When can my baby eat honey?

Honey is definitely one of the best natural food ever. It’s 100% organic, has tons of health benefits, an unbeatable heavenly flavor and it’s not extremely expensive or difficult to find.

Still…the 1# rule you will receive from your pediatrician is “not to feed your baby any honey before 12 months of age. Infants cannot eat honey or anything that contains honey”. It’s not a recommendation, it’s a rule. Period.

But WHY?

The reason is called “Clostridium Botulinum”, a bacterium that in the worse scenario can cause infant’s death.

Honey might contain the spores of the Clostridium Botulinum bacterium. ANY honey, in ANY part of the world, in ANY form (even cooked in food as the spores aren’t destroyed always by heat). So it doesn’t matter if it’s raw, unfiltered, organic, local…every kind of honey MIGHT contain the Botulinum bacterium. And the MIGHT is enough risk to avoid giving honey to a baby younger than 12 months.

If a baby eats some honey with the Botulinum, the spores can colonize the large intestine producing a botulinum toxin that might end in a botulism infection.

The infection is bad, very bad and can degenerate in death. 

The symptoms usually begins 12/36 hours after you give the honey and are usually:

  • Difficulty swallowing or talking (even baby talk)
  • Dry mouth
  • Facial weakness on both sides of the face
  • Blurred or double vision
  • Drooping eyelids
  • Trouble breathing
  • Nausea, vomiting and abdominal cramps
  • Paralysis

If you notice any of these symptoms contact immediately your pediatrician.

So, avoiding giving honey to babies under 12 months is not a recommendation or a personal choice, it’s a strict rule. Serious, statistically and medically documented.

But what happens between 12 months and 13 months that makes the same dangerous fatal food into a pleasure and recommended food?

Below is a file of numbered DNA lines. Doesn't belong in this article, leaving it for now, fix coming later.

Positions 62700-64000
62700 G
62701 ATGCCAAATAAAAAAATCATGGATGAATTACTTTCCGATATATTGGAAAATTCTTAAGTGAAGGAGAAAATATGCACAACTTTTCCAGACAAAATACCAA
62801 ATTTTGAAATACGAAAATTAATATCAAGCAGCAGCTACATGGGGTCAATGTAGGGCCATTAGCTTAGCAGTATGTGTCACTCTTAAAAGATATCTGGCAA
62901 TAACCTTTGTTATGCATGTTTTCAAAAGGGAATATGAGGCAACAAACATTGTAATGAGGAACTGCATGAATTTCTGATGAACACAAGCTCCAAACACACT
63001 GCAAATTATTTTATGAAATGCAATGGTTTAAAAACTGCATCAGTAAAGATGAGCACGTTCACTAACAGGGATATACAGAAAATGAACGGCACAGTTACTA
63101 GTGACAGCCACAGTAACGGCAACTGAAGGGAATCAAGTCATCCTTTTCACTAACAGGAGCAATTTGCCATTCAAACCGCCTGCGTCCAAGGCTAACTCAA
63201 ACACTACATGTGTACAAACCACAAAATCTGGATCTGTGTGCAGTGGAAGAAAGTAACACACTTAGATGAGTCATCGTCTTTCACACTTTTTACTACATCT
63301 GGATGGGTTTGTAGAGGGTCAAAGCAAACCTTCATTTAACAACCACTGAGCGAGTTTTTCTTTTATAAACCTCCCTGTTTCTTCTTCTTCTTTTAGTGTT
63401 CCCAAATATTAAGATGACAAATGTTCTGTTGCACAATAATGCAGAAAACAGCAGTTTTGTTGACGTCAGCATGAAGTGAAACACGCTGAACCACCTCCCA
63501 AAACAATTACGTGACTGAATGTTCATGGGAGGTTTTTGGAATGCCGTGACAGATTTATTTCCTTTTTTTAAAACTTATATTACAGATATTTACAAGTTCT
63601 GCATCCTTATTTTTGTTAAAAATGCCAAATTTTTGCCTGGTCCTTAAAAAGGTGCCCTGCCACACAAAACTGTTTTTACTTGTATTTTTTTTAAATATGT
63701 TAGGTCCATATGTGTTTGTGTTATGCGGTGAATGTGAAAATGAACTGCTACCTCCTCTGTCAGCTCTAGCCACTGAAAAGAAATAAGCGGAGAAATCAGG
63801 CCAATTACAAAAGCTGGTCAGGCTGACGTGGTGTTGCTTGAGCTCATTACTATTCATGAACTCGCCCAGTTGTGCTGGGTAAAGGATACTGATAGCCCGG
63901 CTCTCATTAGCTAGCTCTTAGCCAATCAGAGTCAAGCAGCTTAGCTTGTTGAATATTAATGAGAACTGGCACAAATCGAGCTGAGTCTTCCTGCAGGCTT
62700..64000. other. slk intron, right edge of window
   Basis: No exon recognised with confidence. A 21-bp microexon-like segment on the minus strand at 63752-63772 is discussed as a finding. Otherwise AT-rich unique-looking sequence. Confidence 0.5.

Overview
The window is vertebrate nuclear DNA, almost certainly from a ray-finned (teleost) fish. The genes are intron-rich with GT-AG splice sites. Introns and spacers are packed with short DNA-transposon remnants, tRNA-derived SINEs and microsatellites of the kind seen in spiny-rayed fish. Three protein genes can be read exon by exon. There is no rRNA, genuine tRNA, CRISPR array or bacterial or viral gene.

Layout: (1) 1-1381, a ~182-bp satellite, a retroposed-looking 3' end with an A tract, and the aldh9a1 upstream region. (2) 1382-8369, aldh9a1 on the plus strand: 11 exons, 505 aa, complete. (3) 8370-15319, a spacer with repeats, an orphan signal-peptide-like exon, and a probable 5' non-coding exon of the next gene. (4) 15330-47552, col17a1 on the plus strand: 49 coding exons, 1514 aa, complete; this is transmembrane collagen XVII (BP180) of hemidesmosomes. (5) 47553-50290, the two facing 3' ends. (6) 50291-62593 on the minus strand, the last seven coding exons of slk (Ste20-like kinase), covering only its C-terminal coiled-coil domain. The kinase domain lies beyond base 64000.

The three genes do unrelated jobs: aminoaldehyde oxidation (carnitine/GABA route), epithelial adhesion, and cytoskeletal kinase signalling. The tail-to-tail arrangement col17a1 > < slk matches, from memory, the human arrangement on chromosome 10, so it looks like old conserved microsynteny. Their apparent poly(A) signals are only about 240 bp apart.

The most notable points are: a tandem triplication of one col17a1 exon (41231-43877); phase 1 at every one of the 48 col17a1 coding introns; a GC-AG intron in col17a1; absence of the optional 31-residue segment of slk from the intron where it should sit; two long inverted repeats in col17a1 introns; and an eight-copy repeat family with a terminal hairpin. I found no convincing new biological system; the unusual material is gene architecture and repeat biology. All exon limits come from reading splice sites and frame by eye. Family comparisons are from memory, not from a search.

Your baby’s digestive system keeps growing and developing and at around 12 months of age the good bacterias are enough to prevent the botulinum spores to colonize the digestive tract.

Just imagine your baby’s digestive system like a castle with an army. The older your baby gets, the stronger and bigger the army gets, capable of defending itself from the bad enemies aka bad bacterias.

It can really sound incredible, but your baby’s worse enemy can really transform into your baby’s best friend in a matter of few months.

Why best friend?

  1. Has antibacterial and anti-inflammatory effects. Honey can act as a natural and safe cough suppressant and sore throat remedy. Some studies show that it is even more effective than cough medicine.
  2. Has antiallergenic properties. Local honey helps with allergies. Eating local honey can act like a localized vaccination against those things in the environment that are triggering your allergies. Try to get honey that has been collected near your home so that the same flowers and weeds will have been utilized in its production.
  3. Contains a great number of antioxidants. Boosts the immune system.
  4. Being antibacterial, helps healing wounds, cuts and burns nourishing the surrounding tissue.
  5. Is a great substitute for refined sugars. Honey is a sugar, but simply less bad than the refined sugars and high-fructose corn syrup. Honey includes an array of vitamins and nutrients in small doses that other sugars simply don’t have.

One recommendation when cooking with honey. Do not cook it as you will destroy many of the nutrients with the heat. I do not use honey for baking. To sweeten my fruit purees I add it at the end, when the puree is cooled down or I drizzle it on top of my final recipes. 

I’m a big big fan of honey, local one and I really recommend it for your kids and family but, as discussed, not for infants under 12 months.

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